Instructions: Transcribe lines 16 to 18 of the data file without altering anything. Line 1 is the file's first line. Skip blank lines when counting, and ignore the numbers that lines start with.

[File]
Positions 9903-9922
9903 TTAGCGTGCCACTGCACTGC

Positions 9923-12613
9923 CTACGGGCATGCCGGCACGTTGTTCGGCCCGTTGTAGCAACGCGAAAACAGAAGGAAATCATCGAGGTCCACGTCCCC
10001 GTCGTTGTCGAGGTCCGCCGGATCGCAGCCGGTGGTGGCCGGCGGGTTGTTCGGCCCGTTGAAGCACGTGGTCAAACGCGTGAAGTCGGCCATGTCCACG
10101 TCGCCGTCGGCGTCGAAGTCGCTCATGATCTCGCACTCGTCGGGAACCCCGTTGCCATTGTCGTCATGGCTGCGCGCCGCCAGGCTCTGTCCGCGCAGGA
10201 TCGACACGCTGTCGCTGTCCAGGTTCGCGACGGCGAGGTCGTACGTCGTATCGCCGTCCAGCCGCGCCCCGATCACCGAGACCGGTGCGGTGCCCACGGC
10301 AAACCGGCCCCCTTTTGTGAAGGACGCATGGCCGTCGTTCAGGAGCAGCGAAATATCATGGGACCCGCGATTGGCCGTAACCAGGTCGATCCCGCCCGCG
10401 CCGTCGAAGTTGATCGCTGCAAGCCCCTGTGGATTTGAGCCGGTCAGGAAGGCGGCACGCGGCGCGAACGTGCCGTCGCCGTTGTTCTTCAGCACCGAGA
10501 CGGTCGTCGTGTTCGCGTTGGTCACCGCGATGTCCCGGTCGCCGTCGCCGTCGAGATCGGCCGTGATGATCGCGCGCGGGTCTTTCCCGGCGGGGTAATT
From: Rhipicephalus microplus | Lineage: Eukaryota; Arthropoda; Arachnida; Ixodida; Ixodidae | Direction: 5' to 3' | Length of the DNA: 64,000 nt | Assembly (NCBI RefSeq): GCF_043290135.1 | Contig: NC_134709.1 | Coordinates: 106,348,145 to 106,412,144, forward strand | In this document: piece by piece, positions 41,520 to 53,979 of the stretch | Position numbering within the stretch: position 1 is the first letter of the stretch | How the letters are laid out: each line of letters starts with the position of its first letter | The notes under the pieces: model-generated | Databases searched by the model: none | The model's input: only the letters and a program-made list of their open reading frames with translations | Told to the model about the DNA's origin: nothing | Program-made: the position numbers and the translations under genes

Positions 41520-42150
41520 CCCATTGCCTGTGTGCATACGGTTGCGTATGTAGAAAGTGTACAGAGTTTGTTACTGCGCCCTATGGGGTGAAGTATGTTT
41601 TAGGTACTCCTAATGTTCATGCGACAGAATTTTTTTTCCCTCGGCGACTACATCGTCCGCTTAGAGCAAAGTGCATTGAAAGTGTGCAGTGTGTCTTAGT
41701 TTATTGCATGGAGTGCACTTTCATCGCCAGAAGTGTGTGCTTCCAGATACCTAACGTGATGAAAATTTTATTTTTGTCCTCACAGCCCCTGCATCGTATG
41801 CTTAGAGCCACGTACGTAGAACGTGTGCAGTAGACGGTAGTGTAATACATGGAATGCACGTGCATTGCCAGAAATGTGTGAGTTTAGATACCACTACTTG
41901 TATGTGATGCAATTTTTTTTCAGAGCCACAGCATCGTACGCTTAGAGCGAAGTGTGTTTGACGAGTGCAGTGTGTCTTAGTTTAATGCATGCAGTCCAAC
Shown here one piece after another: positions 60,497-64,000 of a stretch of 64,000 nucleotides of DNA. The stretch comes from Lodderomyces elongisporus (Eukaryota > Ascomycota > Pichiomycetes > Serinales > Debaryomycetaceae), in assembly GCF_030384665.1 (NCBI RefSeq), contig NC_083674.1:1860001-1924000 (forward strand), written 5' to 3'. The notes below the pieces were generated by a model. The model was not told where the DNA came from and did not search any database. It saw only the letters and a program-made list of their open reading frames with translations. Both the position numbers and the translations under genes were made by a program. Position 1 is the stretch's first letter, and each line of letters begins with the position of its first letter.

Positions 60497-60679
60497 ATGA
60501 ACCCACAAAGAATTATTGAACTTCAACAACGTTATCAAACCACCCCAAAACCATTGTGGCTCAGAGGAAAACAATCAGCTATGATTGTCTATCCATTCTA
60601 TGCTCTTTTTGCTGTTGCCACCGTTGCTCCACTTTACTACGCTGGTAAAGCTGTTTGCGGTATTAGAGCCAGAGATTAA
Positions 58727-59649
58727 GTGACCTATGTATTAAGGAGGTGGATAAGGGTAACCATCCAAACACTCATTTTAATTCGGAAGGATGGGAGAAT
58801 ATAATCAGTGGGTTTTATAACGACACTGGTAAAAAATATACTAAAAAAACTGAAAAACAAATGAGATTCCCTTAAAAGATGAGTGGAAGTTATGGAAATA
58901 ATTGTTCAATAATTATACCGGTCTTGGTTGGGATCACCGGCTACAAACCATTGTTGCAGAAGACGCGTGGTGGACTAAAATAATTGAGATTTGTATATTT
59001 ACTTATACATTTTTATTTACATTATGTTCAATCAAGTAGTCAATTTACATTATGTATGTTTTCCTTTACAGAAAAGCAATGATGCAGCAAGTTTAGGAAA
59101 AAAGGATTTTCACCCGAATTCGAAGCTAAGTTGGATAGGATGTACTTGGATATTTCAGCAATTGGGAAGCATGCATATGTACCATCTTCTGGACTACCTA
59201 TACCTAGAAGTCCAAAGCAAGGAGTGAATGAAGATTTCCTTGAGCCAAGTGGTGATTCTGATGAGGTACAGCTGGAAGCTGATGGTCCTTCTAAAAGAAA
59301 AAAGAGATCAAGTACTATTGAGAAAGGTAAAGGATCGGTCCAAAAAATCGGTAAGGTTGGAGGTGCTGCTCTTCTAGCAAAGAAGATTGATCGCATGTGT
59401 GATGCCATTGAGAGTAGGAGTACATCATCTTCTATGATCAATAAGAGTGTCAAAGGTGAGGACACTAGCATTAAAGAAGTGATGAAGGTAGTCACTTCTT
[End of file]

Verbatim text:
41801 CTTAGAGCCACGTACGTAGAACGTGTGCAGTAGACGGTAGTGTAATACATGGAATGCACGTGCATTGCCAGAAATGTGTGAGTTTAGATACCACTACTTG
41901 TATGTGATGCAATTTTTTTTCAGAGCCACAGCATCGTACGCTTAGAGCGAAGTGTGTTTGACGAGTGCAGTGTGTCTTAGTTTAATGCATGCAGTCCAAC
Shown here one piece after another: positions 60,497-64,000 of a stretch of 64,000 nucleotides of DNA. The stretch comes from Lodderomyces elongisporus (Eukaryota > Ascomycota > Pichiomycetes > Serinales > Debaryomycetaceae), in assembly GCF_030384665.1 (NCBI RefSeq), contig NC_083674.1:1860001-1924000 (forward strand), written 5' to 3'. The notes below the pieces were generated by a model. The model was not told where the DNA came from and did not search any database. It saw only the letters and a program-made list of their open reading frames with translations. Both the position numbers and the translations under genes were made by a program. Position 1 is the stretch's first letter, and each line of letters begins with the position of its first letter.